Nine years ago I was asked to share some thoughts about what it meant to be a conference minister with my peers. What follows is a portion of what I shared.
As all of us walk the spiritual journey that goes [from orientation] through disorientation, no matter how effective our spiritual gyroscopes have been, we come through those experiences changed people and congregations. This new orientation is not a returning to a former existence, but a continuing journey on toward the shalom and wholeness that God promises all creatures.
I find that a tempered faith needs three characteristics to guide it. A more seasoned faith must exhibit a certain humility that acknowledges our finitude as well as our best intentions. I have found the phrase “provisional certitude” to be a helpful way of understanding and describing this humility. We must candidly acknowledge that we do not have all the answers (even as conference ministers!) while at the same time not being paralyzed into indecision because of that reality. With appropriate humility that we may not be entirely correct in our journey, we move forward with enough certitude that we can function, but with a measure of provisionality that enables us to hear further correction and acknowledge our limited vision.
Equally important is to exhibit a holy curiosity. There is something magical and invigorating about a child-like faith and energy. As we have been about this pilgrimage for some time, we tend to become jaded and somewhat wary and weary. We lose our sense of wonder and awe about God’s creation and God’s cause. But children are not that way. And we need to be reminded that this is God’s cause, and God will supply sufficient energy for us to witness to the dawning Kingdom.
Do not misunderstand. This is not the same as a curiosity that wants to do something merely because we can (Micah 2:1b). This is a curiosity that seeks to discover what it is that God wants us to do, and then to be sufficiently energized by God’s power to do it.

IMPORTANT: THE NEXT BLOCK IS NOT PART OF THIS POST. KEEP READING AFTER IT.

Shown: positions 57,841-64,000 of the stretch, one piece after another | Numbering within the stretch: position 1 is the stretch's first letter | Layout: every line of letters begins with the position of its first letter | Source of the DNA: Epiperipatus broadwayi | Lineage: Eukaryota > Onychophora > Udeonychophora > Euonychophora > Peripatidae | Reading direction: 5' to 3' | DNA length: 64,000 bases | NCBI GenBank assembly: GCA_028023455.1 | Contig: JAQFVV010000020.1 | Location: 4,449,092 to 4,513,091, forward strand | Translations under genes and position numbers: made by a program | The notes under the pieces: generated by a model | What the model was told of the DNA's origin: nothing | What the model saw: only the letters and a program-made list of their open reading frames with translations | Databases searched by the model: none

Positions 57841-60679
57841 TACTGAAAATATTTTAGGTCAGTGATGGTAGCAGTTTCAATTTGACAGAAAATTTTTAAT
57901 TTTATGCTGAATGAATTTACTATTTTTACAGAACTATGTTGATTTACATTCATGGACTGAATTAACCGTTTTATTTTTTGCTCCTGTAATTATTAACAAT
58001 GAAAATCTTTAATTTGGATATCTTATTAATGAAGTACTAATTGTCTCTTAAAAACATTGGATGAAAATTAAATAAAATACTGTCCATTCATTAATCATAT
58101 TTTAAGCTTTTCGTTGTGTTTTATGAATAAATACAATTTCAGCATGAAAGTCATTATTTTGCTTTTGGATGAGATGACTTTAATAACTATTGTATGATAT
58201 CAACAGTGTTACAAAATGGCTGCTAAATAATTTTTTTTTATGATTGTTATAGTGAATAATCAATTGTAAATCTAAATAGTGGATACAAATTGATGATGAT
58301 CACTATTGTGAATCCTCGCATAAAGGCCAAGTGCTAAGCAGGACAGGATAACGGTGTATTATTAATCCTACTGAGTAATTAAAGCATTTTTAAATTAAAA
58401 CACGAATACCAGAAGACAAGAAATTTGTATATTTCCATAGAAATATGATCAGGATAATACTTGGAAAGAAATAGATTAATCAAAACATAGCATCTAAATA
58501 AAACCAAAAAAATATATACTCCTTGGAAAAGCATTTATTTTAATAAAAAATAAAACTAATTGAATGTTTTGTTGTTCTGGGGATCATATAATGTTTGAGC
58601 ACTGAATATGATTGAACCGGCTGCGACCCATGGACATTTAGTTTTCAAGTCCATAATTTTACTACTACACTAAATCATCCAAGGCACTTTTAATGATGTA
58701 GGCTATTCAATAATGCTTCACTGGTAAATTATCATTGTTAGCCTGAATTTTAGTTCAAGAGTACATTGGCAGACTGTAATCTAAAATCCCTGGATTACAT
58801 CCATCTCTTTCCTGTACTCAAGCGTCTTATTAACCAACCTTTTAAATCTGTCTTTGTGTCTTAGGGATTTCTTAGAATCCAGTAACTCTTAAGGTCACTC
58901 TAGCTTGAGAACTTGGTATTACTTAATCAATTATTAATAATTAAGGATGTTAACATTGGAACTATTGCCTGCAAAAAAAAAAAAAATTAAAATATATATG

And finally, we need to live a life that is propelled by hope. We need to remember that on this journey we are ultimately being pulled toward heaven by a holy gravitational force called hope. The calling that we are about as conference ministers is worth doing even if there appear to be no immediate rewards, even if it appears to be primarily hard work (and sometimes heartache). We continue on the journey because this is how God has called us to witness to and participate in the saving work of creation and its creatures.
I share this because my most recent two-week sabbatical readings have confirmed these thoughts from nine years ago. The readings I attempted to absorb during these two weeks in September reflected on the interface between science and religion. Clearly one of the acknowledgments among many scientists can be summarized in the words of the late Richard Feynman. As a physicist who taught about quantum mechanics, he observed that there is an ever “expanding frontier of ignorance” before us. The more we know, the more mystery there is before us.
In writing about his interactions with Feynman, the author Herman Wouk was reminded of Ecclesiastes 3:11, which he translates as, “He has made everything beautiful in its time and has put the universe in their hearts, except that a man will not find the work that the Lord has wrought from beginning to end.” The Jewish Tanakh translates this same verse as, “He brings everything to pass precisely at its time: He also puts eternity in their minds, but without man every guessing, from first to last, all the things that God brings to pass.”
The one thing a growing number of scientists can agree upon, when they exercise appropriate humility, is that the more we know, the more we know we do not yet know. And so it is for us as Christians as we think about God. The more we experience of God and God’s mercy in our lives, the more we realize that God is still very much beyond our comprehension.